Reviewed by Josh Rosenblatt, Fri., June 15, 2007
HBO Home Video, $26.98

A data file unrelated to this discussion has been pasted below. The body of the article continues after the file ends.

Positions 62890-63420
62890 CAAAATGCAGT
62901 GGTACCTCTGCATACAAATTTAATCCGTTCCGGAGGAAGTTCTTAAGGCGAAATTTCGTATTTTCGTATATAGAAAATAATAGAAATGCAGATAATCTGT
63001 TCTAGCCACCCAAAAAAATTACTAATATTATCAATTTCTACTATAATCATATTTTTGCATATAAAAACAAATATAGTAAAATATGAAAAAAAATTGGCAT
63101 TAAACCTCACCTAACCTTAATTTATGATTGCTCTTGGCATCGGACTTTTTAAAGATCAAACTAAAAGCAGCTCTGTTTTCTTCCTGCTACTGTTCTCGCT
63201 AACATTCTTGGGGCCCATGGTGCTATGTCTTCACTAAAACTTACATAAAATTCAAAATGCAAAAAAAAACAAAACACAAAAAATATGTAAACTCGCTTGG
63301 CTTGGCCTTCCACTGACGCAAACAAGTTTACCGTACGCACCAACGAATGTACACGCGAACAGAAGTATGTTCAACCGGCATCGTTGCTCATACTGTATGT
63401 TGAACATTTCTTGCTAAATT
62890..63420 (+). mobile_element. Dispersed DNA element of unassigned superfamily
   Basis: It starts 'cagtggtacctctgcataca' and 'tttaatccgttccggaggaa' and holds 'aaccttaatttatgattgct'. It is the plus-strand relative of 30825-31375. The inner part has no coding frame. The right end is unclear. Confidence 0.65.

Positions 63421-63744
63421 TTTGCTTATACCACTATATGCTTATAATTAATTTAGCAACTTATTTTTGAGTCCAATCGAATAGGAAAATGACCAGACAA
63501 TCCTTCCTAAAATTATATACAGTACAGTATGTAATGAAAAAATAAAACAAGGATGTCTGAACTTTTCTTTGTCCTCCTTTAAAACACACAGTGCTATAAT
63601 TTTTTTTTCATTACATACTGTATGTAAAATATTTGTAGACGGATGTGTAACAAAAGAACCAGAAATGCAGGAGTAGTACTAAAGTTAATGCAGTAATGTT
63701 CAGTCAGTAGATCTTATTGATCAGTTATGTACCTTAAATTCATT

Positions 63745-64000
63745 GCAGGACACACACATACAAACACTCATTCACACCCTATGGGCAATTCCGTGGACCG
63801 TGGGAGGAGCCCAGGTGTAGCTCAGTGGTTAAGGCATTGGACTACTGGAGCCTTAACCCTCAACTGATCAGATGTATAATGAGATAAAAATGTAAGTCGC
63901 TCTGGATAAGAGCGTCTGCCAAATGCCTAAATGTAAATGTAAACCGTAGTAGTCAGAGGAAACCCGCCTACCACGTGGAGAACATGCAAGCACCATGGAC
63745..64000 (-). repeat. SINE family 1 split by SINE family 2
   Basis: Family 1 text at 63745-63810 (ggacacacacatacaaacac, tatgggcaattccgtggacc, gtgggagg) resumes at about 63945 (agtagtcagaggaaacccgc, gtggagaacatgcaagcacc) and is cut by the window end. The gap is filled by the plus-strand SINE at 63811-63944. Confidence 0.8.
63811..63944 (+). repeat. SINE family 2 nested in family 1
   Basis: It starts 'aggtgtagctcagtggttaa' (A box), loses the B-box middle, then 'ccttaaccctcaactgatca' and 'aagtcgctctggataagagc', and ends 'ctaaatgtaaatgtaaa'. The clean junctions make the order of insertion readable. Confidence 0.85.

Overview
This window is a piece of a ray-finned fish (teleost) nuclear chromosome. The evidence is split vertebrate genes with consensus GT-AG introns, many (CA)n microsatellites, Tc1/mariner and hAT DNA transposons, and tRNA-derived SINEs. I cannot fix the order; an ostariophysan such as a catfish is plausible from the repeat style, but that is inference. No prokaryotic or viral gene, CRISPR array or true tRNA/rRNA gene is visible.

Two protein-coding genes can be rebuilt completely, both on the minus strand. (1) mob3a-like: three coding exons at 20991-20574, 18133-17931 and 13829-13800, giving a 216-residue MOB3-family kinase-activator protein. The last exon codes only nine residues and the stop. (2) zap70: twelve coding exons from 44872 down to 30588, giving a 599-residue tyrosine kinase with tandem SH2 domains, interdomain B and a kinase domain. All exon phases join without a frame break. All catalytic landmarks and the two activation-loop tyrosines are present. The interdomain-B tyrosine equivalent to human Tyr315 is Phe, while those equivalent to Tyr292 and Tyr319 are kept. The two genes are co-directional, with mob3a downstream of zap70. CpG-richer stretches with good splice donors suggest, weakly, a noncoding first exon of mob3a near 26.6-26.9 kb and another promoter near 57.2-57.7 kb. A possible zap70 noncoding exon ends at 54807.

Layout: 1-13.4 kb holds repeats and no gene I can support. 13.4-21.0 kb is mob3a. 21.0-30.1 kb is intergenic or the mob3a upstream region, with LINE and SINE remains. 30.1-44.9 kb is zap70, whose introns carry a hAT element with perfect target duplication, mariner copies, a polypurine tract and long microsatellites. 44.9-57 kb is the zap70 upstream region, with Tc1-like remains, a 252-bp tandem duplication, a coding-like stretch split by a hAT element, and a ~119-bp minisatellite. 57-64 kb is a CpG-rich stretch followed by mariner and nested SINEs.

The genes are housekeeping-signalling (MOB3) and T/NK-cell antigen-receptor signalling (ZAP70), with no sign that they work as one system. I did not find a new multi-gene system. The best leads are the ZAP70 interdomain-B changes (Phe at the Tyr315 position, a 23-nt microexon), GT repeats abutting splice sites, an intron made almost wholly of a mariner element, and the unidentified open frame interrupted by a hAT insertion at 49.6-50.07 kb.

In the name of expediency, let's say movies can be lumped into three broad categories as they relate to actors: First, you've got your blockbusters, wherein action and bombast trump everything else and individual actors are about as significant as ants in a farm. Then you have movies like The Sting or All the President's Men, where visceral entertainment is still the goal but performances grease the wheels of empathy. Last, you have the "actor's films," those little arthouse dramas where action takes a back seat to the wonder of watching a brilliant cast act brilliantly. Longford fits neatly into this last category; its story about the notorious "Moors Murders" that shocked England in the 1960s is what actors are talking about when they say they want their next projects to be "character-driven." So, it's no surprise that Jim Broadbent chose to play the film's title role, Frank Pakenham, the seventh earl of Longford. Blessed with boundless talent but born with a face more Milo O'Shea than Peter O'Toole, Broadbent has made a career out of playing stubborn eccentrics and unconventional leading men, and he brings his trademark combination of subtlety and whimsy to the role of Pakenham, the absentminded prison reformer whose misguided devotion to moors murderess Myra Hindley (Samantha Morton) all but ended his career as a public servant. Lingering on the edges of Pakenham and Hindley's relationship, and occasionally seeping into it like some pernicious mist, is Ian Brady, Hindley's sociopathic lover and partner in crime, played with Shakespearean relish by Andy Serkis. You probably know Serkis from films you didn't know you knew him from: He was the human canvas on which Peter Jackson painted both his computer-generated King Kong and Gollum. Freed from the anonymity of a motion-capture suit, Serkis approaches the role of Brady in the same way a jackal newly released into the wild might attack a table full of hot dogs, if there were hot dogs in the wild. He acts like he's been dying to get into the ring with heavyweights like Broadbent and Morton for years, and now that he has, he's going to transform a two-bit amoral greaser into Iago himself.
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